Travel Award Winner Rudolf Faust
Rudolf Faust is a researcher working at the Netherlands Institute for Neuroscience. The award will help to fund his trip to the Cell-NERF Neurotechnologies Symposium.
I really appreciate getting the award because it is the first time I have received a travel grant to attend a conference. By defraying the costs paid by my supervisor to send me there, it enables us to use the money on other research expenses. Rudolf Faust, Netherlands Institute for Neuroscience, Hello Bio travel award winner
Congratulations Rudolf. First, can you tell us a bit more about what you're working on at the moment?
My research is inspired by the influential hypothesis that the limbic domain of striatum can influence dopamine release in associative and sensorimotor domains of the striatum through striato-nigro-striatal loops that “spiral” in a ventromedial to dorsolateral direction. Although anatomical evidence is significant, there is a lack of functional evidence to substantiate the hypothesis. I am generating such evidence using a combination of cyclic voltammetry and optogenetics. As part of this project, I also examine how topographical projections to the basal ganglia from hindbrain cholinergic nuclei control dopamine release in different functional domains of the striatum. Furthermore, I examine their interactions with descending basal ganglia inputs to the ventral midbrain and how cocaine exposure can alter the balance between these inputs. To complement my functional circuit mapping studies, my students and I anatomically trace the topography of striatal output projections and dopaminergic projections to the striatum.
What is it about your field of research that gets you most excited?
What gets me most excited about my field of research is that so much remains to be discovered, and that increasing our understanding of basal ganglia function will likely lead to better therapies for neurological and psychiatric disorders.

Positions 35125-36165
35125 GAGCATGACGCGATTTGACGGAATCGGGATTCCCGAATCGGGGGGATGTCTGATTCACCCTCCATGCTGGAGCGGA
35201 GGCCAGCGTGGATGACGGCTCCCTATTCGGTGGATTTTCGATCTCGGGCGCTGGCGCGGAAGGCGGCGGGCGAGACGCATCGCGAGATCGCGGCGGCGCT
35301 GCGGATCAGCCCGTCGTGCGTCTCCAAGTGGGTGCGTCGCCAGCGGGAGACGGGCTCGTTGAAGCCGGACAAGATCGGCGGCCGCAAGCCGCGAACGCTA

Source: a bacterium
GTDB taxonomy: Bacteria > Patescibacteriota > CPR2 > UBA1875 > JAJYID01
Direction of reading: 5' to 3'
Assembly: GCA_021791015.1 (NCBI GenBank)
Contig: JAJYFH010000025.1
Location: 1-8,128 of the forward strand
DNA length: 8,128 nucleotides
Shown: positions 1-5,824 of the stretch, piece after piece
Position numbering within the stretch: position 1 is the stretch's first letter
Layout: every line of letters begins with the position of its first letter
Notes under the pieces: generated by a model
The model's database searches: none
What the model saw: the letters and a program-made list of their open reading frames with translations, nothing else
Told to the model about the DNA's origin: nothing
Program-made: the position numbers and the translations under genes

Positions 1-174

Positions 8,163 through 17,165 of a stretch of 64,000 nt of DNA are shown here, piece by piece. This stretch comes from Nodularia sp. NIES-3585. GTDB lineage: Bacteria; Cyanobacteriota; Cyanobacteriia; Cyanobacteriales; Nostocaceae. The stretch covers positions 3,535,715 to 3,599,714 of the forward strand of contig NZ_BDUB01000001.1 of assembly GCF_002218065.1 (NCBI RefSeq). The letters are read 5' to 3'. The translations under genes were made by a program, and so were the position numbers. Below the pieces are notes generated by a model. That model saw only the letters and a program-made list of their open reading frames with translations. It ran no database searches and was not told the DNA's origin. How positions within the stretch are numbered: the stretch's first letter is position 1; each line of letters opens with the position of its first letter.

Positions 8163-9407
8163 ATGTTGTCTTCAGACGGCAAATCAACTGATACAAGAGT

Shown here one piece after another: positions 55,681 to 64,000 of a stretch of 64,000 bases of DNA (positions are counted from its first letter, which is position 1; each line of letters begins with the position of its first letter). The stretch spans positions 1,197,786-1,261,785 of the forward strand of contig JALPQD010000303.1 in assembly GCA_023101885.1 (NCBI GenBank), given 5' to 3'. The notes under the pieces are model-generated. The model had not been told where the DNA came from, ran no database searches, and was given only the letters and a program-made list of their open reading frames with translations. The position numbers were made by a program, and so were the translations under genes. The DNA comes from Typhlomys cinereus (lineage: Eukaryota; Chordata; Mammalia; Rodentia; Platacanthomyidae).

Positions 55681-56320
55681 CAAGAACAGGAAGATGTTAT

Which scientists working today do you most admire, and why?
The scientists working today whom I most admire are David Belin, David Sulzer, and Joshua Dudman. They are all visionary thinkers who have challenged traditional models of basal ganglia function and thereby changed the way I think about our field. Examples of their contributions that I admire are: David Belin’s work developing better rodent models of drug addiction; Dave Sulzer’s insight that Parkinson’s disease is an autoimmune disorder; and Josh Dudman’s conception of the computational function of the striatum and the algorithms implemented to execute it. I also admire them for being great role models of mentorship whose examples I try to emulate. Although they are all very successful, they have not let it go to their head!
What do you think are the biggest challenges currently facing life scientists and their work?
I reiterate what past grant awardees have said before me, that perhaps the biggest challenge is insufficient funding, which discourages trainees from pursuing careers in research. Because there are far more high-quality grant proposals than available funding, this decreases the importance of scientific merit and increases the importance of luck in career success. Another factor decreasing the importance of scientific merit is the warped incentive structure of scientific publishing, including its over-reliance on journal impact factors. The for-profit scientific publishing industry imposes huge costs with its rent-seeking from other stakeholders in science, and it is unlikely that the benefits to the scientific community are proportional. Yet another major challenge is the widespread mentality that trainees in academia do not need or deserve independence to determine the direction of their research. The sparseness of training in management for academics and reluctance to change or police established practices are two important factors preventing an empirically grounded managerial culture from being widely adopted. This has facilitated the persistence of anachronistic, incompetent, and abusive management, but fortunately the tide seems to be turning. Likewise, although a lot of progress has been made towards equality for all researchers, academia remains an environment that favors white men. Structural barriers discouraging women from pursuing careers in life science, especially those that are family-unfriendly, must be dismantled. Bias against women and minorities also remains a problem, albeit less so than in the past.
What’s your favourite science quote?
“The biggest adventure is to move into an area in which you are not an expert. Sometimes I joke that I am not interested in doing re-search, only search.” Andre Geim, Nobel Laureate Physics 2010
Thank you Rudolf - we hope you enjoy your Cell-NERF Neurotechnologies Symposium!